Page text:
Then, everything works on autopilot: the affiliates work for the commission and bring the sales for you.

Related read: The actual costs of running an affiliate marketing program

2. You pay for performance

As mentioned in the definition itself, affiliate marketing is performance-based advertising. And it’s the most appealing part of affiliate programs for businesses, from a marketing costs viewpoint.

Typically, you’ll have to pay a percentage of the revenue after the affiliate brings a successful sale. In other words, affiliates will receive their commission after someone buys using their link/coupon code and doesn’t ask for a refund during the trial/return period.

This means not only does an affiliate program cost less to set up, but the required ongoing costs to run it are also minuscule. After all, you’ll be paying a fraction of whatever the affiliate-brought-customer will pay you.

3. Affiliates increase brand awareness

Most affiliates (say Instagram influencers doing affiliate marketing) already have a decent-sized audience. So, when they mention your product or service in their stories or blog posts or newsletters, it’s likely that many of their followers are discovering your brand for the first time.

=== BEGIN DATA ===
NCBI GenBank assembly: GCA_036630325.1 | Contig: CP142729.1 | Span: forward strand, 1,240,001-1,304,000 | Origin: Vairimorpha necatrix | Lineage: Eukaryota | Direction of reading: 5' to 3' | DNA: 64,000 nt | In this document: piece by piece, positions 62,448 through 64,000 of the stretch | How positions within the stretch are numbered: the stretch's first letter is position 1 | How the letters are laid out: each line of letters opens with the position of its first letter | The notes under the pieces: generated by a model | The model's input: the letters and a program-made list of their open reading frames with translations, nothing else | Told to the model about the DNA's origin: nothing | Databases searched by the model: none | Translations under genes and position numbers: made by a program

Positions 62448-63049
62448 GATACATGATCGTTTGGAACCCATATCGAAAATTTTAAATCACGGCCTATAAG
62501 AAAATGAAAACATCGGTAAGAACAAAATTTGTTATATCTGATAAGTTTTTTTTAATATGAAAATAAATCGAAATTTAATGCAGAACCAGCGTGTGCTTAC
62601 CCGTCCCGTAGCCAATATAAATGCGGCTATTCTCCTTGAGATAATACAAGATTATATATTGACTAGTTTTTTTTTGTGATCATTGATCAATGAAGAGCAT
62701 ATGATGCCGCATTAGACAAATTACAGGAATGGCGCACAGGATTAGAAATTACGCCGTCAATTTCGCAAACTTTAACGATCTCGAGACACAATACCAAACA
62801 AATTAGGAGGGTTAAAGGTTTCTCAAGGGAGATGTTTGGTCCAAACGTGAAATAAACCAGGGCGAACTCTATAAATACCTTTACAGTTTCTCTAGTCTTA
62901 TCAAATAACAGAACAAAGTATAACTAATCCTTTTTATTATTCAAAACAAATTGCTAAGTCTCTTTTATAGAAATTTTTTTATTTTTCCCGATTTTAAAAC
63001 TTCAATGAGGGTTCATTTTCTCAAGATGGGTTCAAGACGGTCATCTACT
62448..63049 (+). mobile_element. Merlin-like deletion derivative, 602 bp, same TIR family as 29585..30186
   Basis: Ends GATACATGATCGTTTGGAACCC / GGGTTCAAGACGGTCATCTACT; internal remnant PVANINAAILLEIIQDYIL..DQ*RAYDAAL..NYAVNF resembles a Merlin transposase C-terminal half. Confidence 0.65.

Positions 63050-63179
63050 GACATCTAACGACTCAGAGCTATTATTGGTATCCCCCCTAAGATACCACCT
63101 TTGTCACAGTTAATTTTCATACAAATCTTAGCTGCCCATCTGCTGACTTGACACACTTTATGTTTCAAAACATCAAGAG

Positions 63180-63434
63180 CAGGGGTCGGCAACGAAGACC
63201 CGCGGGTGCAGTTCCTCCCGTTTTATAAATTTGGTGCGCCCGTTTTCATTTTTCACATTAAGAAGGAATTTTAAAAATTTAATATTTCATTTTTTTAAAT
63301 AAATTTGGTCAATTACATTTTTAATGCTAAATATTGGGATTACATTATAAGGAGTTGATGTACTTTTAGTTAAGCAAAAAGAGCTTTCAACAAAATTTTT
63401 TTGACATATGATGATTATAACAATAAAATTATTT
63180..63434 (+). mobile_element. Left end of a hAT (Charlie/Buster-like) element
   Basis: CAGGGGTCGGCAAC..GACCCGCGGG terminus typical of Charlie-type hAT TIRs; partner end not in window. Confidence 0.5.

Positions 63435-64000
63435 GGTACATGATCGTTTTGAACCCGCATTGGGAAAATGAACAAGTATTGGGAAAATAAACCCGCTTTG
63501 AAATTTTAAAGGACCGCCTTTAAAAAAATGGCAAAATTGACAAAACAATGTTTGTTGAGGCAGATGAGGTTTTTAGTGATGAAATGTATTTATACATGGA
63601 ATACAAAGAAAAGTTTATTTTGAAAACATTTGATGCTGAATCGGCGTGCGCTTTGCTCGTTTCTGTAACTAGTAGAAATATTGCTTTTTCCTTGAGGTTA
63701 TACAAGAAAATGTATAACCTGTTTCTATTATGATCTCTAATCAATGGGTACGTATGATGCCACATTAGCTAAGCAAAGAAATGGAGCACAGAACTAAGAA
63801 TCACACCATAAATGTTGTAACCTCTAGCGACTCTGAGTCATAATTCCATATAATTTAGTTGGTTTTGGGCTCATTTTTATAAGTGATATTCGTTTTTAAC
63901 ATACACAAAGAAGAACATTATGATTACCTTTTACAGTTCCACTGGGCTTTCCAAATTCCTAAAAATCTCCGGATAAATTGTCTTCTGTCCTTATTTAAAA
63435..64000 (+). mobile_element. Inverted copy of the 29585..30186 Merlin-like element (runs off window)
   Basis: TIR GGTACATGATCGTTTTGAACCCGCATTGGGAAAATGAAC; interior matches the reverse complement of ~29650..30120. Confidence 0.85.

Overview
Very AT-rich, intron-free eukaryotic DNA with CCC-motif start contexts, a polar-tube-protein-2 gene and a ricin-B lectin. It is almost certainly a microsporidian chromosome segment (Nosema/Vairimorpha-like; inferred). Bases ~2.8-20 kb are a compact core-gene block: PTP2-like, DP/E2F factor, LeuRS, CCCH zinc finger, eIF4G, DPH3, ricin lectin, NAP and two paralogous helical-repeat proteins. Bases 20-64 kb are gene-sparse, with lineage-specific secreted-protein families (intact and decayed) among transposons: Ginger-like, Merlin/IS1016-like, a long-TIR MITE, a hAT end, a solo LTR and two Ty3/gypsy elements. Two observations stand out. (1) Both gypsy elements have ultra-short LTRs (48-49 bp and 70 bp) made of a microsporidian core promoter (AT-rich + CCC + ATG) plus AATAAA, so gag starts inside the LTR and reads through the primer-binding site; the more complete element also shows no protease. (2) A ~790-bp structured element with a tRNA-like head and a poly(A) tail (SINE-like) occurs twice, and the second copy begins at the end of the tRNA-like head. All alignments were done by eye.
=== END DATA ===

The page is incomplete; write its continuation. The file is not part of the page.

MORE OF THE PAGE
In short, you’re increasing your brand’s awareness with affiliate programs, at the least. 

4. Affiliates build brand credibility

92% of consumers say they trust earned media, such as recommendations from friends and family, above all other advertising forms.

So when an affiliate ⁠—  with a relevant audience they built over time ⁠—  says, ‘Hey, this product is good. Click the link in my bio to buy it.’, the audience believes what the affiliate says. Meaning, not only do affiliates increase awareness, but they also build your brand’s credibility by promoting it. 

5. Affiliate programs bring targeted traffic

Affiliates won’t waste their time and effort promoting irrelevant-to-their-audience and non-converting products or services. In fact, you won’t go out finding affiliates that are not a good fit for your program. This means when someone signs up for your affiliate program, they know if they promote your product, their visitors/followers/readers/viewers are likely to click on the link and buy.